Monday, June 22, 2015

How To Be An Indie Author 1: Beginning

By request, this is the first post in a series about self-publishing.  I'm going to go through and every week there will be at least one indie publishing post until I'm finished describing this process.

Through the series I will explain every aspect of the process, as I've learned it, including the pain in the ass parts and the obvious easy bits. If you are starting from the beginning, this will save you a lot of grief. If you're coming at this from the middle, you may have something to add. That would be good too (i.e. comment!). There is always more to learn, more to understand, and room for improvement. As such, accept this for what it is - my experience. It is BY NO MEANS the singular authority on self-publishing. It will, however, contain a lot of information that will be valuable to anyone considering such a venture.

I've written about indie publishing before, but always piecemeal. So
I'm going to pretend you're starting from the beginning.

That is, you don't have a book yet.


Is this a complete book idea?
Everyone has at least material for one book. At least. That said, everyone should not write that book. Writing is for disciplined people - people who commit to seeing a project through to the end. Most people will start a book and never finish it. Sometimes they'll start it several times over. Sometimes they'll brainstorm, outline, and even create a wiki for their world.

If that is all you can do, that's fine. Don't beat yourself up about it. Few people can handle the grueling process of writing a complete book.

But let's say you are disciplined. Let's say you actually finish things. Let's say, you have nothing else going on for a month and you'd like to finish a manuscript.

I've heard many different ideas about how to start, and how to finish. One that sounds good is to focus on a character. Develop a character, and then put them in a certain environment. Let the character drive the story from there, and they will, if they are a complete character. I like this as a concept, though I can't say this is how I write personally.

Another is to have a kernel of a story, or format, or whatever the hook is.

My first book, THE BROTHERS, was based on an idea of three real brothers, whose real story continues to fascinate me to this day. While the Grechs are not derived directly from these three boys, there are parts that are clear parallels. The idea of a fantasy novel based on them came to me twelve years before I wrote a single line of Khloe's story.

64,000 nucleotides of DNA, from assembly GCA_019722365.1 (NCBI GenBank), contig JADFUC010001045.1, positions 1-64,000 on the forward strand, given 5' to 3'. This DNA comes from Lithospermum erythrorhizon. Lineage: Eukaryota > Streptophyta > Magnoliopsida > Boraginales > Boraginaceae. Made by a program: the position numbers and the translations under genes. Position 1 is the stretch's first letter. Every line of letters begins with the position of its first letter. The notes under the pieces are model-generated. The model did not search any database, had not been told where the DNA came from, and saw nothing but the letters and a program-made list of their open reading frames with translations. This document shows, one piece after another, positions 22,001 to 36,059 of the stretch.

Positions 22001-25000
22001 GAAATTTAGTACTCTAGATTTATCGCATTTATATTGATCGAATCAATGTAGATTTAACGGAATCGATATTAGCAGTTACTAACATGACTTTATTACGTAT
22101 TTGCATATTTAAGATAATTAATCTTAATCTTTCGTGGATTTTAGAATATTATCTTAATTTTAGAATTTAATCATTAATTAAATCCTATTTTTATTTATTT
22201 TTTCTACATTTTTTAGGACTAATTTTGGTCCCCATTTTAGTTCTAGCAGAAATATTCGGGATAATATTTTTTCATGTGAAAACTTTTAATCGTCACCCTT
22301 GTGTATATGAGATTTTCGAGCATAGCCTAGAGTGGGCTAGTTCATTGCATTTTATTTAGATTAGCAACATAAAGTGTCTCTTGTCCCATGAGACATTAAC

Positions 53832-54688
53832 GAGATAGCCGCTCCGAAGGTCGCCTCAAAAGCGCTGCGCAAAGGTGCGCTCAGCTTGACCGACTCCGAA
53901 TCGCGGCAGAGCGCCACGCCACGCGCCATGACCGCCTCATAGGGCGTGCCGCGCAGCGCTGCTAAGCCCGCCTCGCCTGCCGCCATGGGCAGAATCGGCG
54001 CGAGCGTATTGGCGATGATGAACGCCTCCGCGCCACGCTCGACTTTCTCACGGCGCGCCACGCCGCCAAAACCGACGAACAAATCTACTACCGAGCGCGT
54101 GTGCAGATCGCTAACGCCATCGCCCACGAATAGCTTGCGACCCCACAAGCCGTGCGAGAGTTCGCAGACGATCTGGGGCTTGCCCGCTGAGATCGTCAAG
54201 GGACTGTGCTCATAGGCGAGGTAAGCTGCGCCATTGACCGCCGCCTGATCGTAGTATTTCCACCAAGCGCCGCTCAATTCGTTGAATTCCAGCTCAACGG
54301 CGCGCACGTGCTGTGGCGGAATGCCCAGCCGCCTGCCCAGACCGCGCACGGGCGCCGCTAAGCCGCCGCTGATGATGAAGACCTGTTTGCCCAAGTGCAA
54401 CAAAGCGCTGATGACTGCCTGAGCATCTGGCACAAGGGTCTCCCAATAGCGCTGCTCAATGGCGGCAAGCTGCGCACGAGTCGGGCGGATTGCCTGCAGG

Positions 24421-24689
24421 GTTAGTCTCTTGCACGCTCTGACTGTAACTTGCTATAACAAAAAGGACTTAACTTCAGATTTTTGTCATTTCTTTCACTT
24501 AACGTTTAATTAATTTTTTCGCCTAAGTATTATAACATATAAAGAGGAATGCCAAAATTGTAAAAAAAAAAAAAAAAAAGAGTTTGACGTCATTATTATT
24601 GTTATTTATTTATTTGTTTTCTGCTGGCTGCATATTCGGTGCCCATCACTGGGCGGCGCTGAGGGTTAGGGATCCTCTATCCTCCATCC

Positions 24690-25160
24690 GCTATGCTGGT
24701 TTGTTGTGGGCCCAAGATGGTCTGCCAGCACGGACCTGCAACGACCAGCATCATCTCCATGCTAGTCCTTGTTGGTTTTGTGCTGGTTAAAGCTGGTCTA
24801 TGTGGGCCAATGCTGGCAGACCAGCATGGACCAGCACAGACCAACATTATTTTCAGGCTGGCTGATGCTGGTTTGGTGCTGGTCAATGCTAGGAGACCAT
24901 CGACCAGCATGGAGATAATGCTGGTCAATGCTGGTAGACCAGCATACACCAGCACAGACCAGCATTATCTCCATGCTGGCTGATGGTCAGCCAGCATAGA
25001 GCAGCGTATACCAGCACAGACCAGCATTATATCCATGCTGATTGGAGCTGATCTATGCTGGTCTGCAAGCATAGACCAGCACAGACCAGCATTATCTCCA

BELOW THE BELT came from a very different place - the need to have a science-fiction story that would appeal to female readers while still maintaining classic elements of the genre. It is affectionately called my "sell-out" book because I tried to write something commercially appealing...and...maybe it is. It sold as many copies as any of my other books. The idea was flippant, and I added pieces based on my husband's feedback and knowledge of the genre.

I can say, while I've publishing over ten books, I have probably twice as many ideas that never got off the ground. For one reason or another, I just never finished the books. So what's the difference?

Even if you never finish anything normally, you still may finish a book if the idea is right.

The idea must inspire commitment. This is especially true if writing is a hobby as opposed to your vocation. If the idea doesn't speak to you, you won't finish. Period.

Vetting Ideas

How do you know if an idea is good enough to carry you through to the end?

When I started writing, I needed the idea to nag at me. When I say nag, I mean it needs to keep popping up until I can't ignore it any more. The story idea needs to reach a point where I have to write it down or else go crazy.

This is why I have journals everywhere. And if it isn't a journal, it's a notepad. And if it isn't a notepad, it's an email to myself. I write down a few notes about whatever story kernel or character I have. If I find myself returning to that idea, imagining the next plot point or supporting characters or setting, then I know I need to write the book. This is especially true if I feel excited about the idea. If I keep thinking about the idea, but it drains my energy, it isn't worth my time. I probably won't finish writing it.

And most likely, neither will you.

If you're starting out from scratch, does your idea feel like it will carry you through? If you have a finished manuscript, how did you decide on your idea? Leave a comment below.

Check out next week's publishing post about process and of course, be sure to visit my website to support your neighborhood indie author!

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